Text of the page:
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N Scale - Con-Cor - 0001-041308(2) - Passenger Car, Lightweight, Budd, Slumbercoach - Florida East Coast - Fort Pirece

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Stock Number 0001-041308(2)
Secondary Stock Number 0001-422108
Original Retail Price $31.98
Brand Con-Cor
Manufacturer Con-Cor
Body Style Con-Cor Passenger Corrugated 85 Foot Slumbercoach
Prototype Vehicle Passenger Car, Lightweight, Budd, Slumbercoach (Details)
Road or Company Name Florida East Coast (Details)
Road or Reporting Number Fort Pirece
Paint Color(s) Silver
Print Color(s) Black
Coupler Type MT Magne-Matic Knuckle
Coupler Mount Truck-Mount
Wheel Type Injection Molded Plastic
Wheel Profile Small Flange (Low Profile)
Item Category Passenger Cars
Model Type Lightweight/Streamlined
Model Subtype Budd
Model Variety 85 Foot Corrugated Slumbercoach
Prototype Region North America
Prototype Era Era III: Transition (1939 - 1957)
Scale 1/160
Release Date 2010-07-01
Years Produced 1956-1959



Specific Item Information:
With Rigid Face Couplers 0001-422108 $ 26.98
With Micro-Trains® Couplers 0001-041308 $31.98

Prototype History:
The Slumbercoach is an 85-foot-long, 24 single room, eight double room streamlined sleeping car. Built in 1956 by the Budd Company for the Chicago, Burlington and Quincy Railroad for service on the Denver Zephyr, subsequent orders were placed in 1958 and 1959 by the Baltimore and Ohio Railroad and Missouri Pacific Railroad for the Texas Eagle/National Limited, then in 1959 by the Northern Pacific Railway for its North Coast Limited and also the New York Central Railroad for use on the 20th Century Limited.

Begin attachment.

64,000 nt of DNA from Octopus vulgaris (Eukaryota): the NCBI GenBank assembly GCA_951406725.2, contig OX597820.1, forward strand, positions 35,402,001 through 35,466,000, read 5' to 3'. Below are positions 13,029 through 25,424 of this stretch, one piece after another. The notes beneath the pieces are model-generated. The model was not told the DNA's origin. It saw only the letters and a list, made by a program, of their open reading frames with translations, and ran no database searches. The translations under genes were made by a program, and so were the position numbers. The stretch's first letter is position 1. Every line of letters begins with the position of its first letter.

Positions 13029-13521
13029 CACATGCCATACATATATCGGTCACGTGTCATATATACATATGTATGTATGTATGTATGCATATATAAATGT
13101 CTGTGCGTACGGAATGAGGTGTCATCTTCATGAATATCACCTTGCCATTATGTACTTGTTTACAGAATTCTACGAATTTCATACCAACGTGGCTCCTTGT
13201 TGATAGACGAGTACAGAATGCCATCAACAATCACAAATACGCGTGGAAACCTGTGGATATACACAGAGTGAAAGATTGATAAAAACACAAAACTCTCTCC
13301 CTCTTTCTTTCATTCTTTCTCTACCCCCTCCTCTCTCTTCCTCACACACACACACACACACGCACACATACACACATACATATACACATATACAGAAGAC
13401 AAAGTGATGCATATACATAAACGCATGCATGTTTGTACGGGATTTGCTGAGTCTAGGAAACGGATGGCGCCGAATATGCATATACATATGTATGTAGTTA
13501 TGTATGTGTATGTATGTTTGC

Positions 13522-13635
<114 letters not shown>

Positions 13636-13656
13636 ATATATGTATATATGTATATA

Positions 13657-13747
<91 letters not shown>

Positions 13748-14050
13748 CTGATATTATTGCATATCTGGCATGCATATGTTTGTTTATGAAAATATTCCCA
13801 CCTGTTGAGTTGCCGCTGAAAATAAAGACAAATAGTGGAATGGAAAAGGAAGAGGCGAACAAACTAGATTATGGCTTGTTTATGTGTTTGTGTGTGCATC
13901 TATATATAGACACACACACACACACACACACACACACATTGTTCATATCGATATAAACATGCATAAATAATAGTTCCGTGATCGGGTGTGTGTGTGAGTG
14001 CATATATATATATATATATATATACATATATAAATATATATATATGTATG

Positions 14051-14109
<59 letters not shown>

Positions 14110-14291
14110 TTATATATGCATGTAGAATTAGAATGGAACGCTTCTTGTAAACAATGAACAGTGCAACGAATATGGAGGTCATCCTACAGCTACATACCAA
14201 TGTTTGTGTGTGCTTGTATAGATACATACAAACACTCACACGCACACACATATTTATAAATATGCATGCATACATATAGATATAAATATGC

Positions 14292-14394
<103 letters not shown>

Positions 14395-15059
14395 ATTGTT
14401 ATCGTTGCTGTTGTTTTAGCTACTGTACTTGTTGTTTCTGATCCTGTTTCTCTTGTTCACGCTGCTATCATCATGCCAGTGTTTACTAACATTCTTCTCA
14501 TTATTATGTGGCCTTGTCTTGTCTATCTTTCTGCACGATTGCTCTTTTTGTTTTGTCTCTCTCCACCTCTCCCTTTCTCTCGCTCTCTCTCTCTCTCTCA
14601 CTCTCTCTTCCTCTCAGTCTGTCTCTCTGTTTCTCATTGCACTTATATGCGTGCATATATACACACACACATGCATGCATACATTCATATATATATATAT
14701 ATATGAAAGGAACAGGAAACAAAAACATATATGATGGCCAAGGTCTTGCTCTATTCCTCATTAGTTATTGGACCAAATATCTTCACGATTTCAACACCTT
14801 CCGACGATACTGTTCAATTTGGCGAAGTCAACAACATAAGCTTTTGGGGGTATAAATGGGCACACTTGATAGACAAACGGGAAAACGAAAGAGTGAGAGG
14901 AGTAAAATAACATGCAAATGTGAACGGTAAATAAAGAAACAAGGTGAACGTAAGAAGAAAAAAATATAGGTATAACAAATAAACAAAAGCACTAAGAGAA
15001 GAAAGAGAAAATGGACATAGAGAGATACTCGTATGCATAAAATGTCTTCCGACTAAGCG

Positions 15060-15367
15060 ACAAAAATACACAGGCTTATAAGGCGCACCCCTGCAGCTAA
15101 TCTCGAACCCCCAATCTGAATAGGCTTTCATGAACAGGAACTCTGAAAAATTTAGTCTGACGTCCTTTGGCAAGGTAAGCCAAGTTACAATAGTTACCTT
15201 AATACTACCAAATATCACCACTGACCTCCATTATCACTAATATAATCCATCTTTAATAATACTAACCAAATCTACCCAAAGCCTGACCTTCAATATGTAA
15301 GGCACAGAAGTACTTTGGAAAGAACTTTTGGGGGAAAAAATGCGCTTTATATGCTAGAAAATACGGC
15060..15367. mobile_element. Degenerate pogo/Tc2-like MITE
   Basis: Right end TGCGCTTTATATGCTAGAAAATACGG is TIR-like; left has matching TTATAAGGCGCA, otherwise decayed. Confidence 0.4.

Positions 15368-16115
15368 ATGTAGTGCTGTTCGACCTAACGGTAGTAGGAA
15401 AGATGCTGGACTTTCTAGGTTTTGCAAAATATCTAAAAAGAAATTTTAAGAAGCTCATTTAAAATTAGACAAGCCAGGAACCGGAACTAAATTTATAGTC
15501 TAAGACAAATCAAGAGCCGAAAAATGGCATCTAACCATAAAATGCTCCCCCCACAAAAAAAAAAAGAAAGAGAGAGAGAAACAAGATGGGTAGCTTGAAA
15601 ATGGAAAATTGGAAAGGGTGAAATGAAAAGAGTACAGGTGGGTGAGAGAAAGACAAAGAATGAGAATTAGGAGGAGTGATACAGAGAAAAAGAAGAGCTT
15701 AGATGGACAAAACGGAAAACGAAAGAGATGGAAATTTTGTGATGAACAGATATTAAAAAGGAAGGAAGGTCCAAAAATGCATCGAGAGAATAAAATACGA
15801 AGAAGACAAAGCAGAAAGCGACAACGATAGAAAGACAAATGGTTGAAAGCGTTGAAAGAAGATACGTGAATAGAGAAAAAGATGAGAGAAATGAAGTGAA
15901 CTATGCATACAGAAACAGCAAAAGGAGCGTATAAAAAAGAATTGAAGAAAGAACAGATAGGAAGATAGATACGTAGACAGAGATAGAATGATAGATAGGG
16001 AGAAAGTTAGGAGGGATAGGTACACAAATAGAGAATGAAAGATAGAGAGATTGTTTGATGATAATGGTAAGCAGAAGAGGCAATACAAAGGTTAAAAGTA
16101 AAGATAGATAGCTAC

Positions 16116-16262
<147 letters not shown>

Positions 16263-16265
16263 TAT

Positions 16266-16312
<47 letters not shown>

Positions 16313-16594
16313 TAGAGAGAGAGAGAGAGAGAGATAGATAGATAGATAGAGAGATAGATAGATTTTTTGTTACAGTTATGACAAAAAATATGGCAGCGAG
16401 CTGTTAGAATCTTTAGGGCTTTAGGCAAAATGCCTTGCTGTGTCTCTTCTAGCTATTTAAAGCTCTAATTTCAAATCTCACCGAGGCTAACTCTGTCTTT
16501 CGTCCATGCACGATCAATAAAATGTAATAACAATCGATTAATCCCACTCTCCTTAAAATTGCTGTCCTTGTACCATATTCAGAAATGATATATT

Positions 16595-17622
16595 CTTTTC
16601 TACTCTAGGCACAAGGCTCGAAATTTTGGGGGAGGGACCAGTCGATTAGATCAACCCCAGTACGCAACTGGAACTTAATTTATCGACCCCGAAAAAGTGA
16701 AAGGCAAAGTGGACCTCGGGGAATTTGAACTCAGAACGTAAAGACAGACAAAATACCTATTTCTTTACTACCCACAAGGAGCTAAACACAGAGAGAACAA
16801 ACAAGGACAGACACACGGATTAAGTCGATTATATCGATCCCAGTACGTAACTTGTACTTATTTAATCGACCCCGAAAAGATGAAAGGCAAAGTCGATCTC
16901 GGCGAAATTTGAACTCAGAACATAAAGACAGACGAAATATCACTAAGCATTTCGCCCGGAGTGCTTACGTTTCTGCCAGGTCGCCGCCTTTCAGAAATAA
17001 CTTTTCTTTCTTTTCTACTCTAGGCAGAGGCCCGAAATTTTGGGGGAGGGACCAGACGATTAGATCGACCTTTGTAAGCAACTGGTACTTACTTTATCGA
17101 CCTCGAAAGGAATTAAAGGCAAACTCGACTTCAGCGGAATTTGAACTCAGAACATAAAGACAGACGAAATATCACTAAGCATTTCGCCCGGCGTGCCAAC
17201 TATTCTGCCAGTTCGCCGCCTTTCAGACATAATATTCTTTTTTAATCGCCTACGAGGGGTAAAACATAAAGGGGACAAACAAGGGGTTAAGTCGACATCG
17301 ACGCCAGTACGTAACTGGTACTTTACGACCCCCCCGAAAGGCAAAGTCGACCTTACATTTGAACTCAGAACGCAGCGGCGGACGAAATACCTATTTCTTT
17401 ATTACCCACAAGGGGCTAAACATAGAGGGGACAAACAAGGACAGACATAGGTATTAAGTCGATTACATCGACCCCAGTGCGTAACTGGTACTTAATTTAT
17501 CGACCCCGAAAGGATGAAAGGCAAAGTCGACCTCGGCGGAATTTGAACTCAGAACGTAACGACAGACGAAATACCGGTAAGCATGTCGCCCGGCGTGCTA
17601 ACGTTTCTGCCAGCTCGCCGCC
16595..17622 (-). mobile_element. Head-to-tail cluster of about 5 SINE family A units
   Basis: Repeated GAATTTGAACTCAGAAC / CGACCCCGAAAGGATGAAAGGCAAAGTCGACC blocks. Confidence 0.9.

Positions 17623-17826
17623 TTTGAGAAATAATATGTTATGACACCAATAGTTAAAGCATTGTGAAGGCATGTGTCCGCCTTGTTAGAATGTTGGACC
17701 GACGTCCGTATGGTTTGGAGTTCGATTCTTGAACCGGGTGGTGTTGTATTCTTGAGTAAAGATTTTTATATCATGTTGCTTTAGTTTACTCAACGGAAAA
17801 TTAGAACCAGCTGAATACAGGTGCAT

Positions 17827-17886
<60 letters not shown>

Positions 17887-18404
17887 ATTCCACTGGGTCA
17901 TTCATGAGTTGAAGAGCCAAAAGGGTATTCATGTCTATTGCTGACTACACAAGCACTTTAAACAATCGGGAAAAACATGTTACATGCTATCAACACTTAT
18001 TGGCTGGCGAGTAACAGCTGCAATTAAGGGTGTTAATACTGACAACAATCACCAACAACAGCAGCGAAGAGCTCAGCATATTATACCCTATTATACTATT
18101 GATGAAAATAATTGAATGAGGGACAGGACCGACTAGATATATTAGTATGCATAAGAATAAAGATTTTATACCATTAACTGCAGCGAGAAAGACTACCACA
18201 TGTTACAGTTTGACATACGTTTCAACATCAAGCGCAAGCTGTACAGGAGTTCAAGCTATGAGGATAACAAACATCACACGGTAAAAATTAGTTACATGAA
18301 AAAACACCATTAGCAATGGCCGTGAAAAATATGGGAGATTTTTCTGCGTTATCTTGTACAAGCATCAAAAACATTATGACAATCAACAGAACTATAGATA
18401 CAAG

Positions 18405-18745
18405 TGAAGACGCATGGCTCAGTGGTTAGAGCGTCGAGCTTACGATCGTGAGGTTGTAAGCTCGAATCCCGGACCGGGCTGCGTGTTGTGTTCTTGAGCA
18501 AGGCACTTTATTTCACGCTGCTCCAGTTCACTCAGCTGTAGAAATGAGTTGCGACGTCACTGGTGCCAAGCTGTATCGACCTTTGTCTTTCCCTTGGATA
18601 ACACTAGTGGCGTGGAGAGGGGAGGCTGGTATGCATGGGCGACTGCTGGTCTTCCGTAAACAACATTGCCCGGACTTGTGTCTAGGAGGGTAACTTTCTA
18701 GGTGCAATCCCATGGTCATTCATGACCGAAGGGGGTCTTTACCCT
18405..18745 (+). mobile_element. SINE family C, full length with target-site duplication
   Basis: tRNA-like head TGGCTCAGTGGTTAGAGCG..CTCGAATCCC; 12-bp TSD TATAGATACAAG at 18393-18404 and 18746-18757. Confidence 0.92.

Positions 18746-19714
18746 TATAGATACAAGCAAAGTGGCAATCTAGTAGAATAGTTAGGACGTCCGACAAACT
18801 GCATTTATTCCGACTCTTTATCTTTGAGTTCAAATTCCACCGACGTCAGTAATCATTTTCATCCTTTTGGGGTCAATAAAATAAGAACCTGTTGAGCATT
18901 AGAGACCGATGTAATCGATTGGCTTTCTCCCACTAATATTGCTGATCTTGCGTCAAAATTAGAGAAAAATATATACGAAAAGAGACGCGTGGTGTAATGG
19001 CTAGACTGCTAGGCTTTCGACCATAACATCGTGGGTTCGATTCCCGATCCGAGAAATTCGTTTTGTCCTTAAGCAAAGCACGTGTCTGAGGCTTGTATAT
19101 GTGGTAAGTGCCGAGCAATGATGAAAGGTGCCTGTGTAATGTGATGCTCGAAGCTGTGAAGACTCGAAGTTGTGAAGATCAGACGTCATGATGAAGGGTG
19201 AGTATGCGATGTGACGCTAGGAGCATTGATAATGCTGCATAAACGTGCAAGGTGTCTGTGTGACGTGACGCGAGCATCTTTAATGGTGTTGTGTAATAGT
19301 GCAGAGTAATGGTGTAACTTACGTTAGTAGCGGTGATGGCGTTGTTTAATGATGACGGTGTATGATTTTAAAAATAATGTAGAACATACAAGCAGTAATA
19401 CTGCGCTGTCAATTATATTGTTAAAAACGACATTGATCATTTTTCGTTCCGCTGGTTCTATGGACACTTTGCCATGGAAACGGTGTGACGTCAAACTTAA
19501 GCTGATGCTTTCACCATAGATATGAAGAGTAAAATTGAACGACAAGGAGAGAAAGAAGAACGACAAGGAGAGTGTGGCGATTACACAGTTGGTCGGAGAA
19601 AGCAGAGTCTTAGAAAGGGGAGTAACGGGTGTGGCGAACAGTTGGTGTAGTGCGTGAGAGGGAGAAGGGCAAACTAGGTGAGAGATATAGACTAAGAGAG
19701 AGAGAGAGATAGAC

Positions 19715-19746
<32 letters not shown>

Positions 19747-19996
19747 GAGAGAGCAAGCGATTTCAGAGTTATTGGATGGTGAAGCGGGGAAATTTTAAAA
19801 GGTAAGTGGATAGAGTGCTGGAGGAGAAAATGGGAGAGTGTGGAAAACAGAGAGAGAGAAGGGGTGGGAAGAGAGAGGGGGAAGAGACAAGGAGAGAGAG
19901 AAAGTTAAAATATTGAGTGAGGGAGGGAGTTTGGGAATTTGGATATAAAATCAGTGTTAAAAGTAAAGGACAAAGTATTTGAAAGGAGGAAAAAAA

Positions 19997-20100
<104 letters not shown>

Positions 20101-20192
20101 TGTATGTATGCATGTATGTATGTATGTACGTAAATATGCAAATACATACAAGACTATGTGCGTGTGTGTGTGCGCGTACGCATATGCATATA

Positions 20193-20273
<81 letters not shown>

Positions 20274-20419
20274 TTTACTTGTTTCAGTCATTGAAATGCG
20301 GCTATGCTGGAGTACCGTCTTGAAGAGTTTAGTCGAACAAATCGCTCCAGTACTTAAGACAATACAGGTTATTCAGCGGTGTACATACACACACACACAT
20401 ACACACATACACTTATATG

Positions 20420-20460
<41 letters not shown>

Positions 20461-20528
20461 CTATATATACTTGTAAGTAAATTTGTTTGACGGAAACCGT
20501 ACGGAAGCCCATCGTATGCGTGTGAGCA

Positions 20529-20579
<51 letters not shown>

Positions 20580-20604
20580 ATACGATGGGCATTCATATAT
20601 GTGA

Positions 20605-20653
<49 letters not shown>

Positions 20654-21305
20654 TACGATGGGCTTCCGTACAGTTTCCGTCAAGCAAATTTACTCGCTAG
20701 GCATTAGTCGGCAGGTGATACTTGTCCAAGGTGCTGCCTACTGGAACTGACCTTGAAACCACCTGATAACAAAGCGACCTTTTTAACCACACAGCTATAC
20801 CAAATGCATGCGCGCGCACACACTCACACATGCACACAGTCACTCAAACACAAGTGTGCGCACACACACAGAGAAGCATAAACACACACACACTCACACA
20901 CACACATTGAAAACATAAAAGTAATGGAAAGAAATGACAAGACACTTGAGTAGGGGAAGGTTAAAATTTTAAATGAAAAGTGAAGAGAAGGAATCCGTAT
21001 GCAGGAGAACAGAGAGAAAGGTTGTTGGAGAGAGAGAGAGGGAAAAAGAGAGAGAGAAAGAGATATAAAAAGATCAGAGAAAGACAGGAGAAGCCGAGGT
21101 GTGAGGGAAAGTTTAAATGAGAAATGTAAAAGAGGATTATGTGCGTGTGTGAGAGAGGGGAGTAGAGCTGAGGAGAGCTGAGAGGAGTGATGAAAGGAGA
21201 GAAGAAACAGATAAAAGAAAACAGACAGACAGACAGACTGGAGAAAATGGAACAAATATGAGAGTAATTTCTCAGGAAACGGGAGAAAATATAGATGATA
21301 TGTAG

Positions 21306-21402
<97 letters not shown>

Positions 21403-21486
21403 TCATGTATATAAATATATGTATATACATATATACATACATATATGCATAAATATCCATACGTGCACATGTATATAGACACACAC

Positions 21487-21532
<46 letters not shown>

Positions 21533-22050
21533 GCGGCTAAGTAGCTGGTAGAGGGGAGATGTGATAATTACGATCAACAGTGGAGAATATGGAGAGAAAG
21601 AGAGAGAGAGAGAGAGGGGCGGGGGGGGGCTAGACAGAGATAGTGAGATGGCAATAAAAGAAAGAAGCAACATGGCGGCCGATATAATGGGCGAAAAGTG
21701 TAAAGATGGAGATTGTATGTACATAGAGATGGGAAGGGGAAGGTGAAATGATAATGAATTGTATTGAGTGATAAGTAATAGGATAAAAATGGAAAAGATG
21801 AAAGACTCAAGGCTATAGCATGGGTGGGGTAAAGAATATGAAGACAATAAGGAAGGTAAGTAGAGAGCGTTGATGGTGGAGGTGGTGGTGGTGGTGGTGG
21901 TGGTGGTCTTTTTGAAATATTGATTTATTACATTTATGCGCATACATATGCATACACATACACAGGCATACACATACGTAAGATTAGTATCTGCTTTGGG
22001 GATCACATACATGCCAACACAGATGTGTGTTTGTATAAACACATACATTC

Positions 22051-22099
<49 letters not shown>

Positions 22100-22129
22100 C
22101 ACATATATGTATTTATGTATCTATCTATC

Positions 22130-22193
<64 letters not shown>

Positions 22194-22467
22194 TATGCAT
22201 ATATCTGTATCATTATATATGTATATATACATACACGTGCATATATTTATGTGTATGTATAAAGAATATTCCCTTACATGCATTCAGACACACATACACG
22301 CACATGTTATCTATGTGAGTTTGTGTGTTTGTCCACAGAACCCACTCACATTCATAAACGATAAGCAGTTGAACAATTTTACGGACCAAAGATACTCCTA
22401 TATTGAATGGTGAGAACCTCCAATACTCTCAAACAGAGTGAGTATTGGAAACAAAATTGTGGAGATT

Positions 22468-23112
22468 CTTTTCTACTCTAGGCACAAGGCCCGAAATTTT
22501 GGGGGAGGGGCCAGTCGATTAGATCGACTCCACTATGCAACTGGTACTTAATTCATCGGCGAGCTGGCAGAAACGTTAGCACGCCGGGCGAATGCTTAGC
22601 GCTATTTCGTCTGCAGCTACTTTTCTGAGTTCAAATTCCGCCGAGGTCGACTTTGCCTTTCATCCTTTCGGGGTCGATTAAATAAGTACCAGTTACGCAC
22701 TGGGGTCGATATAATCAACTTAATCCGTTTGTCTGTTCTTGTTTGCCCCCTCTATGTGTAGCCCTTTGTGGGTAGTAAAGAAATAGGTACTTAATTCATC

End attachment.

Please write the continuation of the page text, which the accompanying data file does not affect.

The Slumbercoach, in economic terms, was part of the American railways’ attempt, in the 1950s, to recapture market share lost to airlines, buses and the automobile by providing upgraded accommodations for non-first class passengers. Demand for private accommodation (bedrooms and roomettes) remained high, while demand for the traditional Pullman open section was declining. Other types of economy sleeping car did not have the capacity of the Slumbercoach: sixteen duplex roomette-four double bedroom car slept only 24, while the traditional sixteen section tourist Pullman slept 32. Thus, the Slumbercoach, sleeping 40, allowed railways to offer coach passengers private sleeping car accommodation at little more than coach fare. In its first year of using Slumbercoaches on the North Coast Limited, the Northern Pacific Railway averaged a 27 (out of 32 available) room occupancy rate, and a 34 (out of 40 at full capacity) passenger occupancy rate." From Wikipedia

Road Name History:
The Florida East Coast Railway (reporting mark FEC) is a Class II railroad operating in the U.S. state of Florida and since 2007 has been a subsidiary of Railroad Acquisition Holdings, LLC, itself a subsidiary of Fortress Investment Group, LLC.

The FEC was historically a Class I railroad owned by Florida East Coast Industries (FECI) from 2000-2006, FOXX Holdings from 1983-2000, and the St. Joseph Paper Company prior to 1983.